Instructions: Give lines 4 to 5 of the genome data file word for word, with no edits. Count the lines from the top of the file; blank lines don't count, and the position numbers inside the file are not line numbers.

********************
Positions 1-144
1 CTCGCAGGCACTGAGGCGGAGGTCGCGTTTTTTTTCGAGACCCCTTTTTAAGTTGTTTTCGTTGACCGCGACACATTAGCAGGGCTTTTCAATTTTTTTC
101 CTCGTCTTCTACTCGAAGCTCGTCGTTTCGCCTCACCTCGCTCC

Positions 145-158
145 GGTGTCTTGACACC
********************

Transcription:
Positions 145-158
145 GGTGTCTTGACACC